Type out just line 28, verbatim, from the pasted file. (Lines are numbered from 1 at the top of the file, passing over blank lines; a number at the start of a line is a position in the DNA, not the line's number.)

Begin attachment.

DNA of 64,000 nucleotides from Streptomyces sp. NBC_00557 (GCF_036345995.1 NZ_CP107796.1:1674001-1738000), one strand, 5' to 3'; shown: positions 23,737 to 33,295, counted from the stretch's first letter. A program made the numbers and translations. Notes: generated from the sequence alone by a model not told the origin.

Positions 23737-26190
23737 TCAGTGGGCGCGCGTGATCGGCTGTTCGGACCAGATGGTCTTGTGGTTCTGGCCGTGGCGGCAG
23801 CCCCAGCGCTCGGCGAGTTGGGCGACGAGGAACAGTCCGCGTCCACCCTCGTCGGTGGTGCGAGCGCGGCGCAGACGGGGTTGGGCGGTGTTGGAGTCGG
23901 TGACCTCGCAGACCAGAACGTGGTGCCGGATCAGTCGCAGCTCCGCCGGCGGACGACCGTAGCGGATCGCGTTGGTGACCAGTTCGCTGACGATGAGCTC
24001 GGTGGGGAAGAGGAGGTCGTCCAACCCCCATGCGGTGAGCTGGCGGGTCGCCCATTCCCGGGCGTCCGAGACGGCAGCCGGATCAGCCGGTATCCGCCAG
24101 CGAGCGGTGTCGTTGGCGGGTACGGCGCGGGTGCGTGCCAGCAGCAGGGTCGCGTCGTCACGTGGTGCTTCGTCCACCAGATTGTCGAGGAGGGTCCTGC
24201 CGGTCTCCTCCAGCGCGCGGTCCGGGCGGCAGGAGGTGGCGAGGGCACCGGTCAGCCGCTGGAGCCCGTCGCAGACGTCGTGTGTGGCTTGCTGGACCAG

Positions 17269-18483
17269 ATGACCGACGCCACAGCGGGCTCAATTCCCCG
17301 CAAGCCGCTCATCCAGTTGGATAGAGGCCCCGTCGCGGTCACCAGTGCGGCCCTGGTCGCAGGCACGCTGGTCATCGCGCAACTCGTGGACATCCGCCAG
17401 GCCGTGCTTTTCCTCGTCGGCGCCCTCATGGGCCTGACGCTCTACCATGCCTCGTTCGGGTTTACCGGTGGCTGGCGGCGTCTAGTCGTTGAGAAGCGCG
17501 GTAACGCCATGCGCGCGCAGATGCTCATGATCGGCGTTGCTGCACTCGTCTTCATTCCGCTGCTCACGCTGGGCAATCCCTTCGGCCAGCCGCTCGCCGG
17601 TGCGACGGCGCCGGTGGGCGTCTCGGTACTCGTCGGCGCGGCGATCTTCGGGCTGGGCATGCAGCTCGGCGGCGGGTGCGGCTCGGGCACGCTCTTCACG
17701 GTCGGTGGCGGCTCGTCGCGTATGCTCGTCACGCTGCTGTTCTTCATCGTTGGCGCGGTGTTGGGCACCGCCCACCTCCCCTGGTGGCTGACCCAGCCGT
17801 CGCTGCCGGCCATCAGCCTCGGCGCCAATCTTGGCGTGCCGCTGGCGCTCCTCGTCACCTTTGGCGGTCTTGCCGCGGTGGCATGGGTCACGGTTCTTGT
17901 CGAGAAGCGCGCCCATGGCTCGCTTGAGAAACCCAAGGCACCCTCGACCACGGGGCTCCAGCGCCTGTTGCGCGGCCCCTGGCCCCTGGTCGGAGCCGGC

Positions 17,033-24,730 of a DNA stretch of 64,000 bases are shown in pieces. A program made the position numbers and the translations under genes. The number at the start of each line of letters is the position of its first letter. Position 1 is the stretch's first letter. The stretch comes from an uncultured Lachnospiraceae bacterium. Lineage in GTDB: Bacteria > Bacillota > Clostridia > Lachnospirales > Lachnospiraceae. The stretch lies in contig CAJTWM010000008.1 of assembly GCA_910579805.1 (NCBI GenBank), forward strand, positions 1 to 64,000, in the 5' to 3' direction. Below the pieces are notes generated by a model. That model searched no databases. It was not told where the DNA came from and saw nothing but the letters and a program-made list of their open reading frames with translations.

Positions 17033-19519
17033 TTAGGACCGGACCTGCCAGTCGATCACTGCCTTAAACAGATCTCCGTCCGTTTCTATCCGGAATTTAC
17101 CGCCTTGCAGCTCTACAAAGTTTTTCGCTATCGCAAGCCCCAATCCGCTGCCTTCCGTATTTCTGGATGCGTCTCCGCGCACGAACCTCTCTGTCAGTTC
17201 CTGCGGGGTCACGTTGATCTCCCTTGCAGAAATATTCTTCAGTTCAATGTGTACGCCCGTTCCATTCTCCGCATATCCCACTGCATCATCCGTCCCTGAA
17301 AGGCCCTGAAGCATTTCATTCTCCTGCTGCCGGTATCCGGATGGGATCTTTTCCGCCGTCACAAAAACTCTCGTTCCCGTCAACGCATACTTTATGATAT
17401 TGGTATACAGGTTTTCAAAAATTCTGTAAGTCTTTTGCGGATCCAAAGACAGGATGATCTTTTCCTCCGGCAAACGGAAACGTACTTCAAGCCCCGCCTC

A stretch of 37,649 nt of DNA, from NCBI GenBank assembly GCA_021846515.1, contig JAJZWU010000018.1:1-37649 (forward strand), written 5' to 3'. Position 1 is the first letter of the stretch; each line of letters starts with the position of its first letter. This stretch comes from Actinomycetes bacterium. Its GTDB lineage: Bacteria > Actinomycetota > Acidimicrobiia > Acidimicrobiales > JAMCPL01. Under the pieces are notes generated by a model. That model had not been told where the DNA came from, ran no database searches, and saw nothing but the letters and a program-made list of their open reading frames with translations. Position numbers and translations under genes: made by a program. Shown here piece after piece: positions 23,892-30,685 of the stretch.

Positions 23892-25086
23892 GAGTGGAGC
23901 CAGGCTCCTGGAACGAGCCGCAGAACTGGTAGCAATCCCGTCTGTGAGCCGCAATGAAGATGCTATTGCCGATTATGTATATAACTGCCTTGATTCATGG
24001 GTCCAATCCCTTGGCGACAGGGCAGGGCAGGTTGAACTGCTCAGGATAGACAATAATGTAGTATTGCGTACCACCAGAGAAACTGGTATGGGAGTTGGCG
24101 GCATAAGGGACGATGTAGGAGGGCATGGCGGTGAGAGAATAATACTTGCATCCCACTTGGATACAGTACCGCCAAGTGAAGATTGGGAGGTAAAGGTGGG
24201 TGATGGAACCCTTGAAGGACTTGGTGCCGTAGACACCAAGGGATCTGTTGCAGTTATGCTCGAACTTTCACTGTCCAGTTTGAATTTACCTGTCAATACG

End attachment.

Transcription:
23901 CAGGCTCCTGGAACGAGCCGCAGAACTGGTAGCAATCCCGTCTGTGAGCCGCAATGAAGATGCTATTGCCGATTATGTATATAACTGCCTTGATTCATGG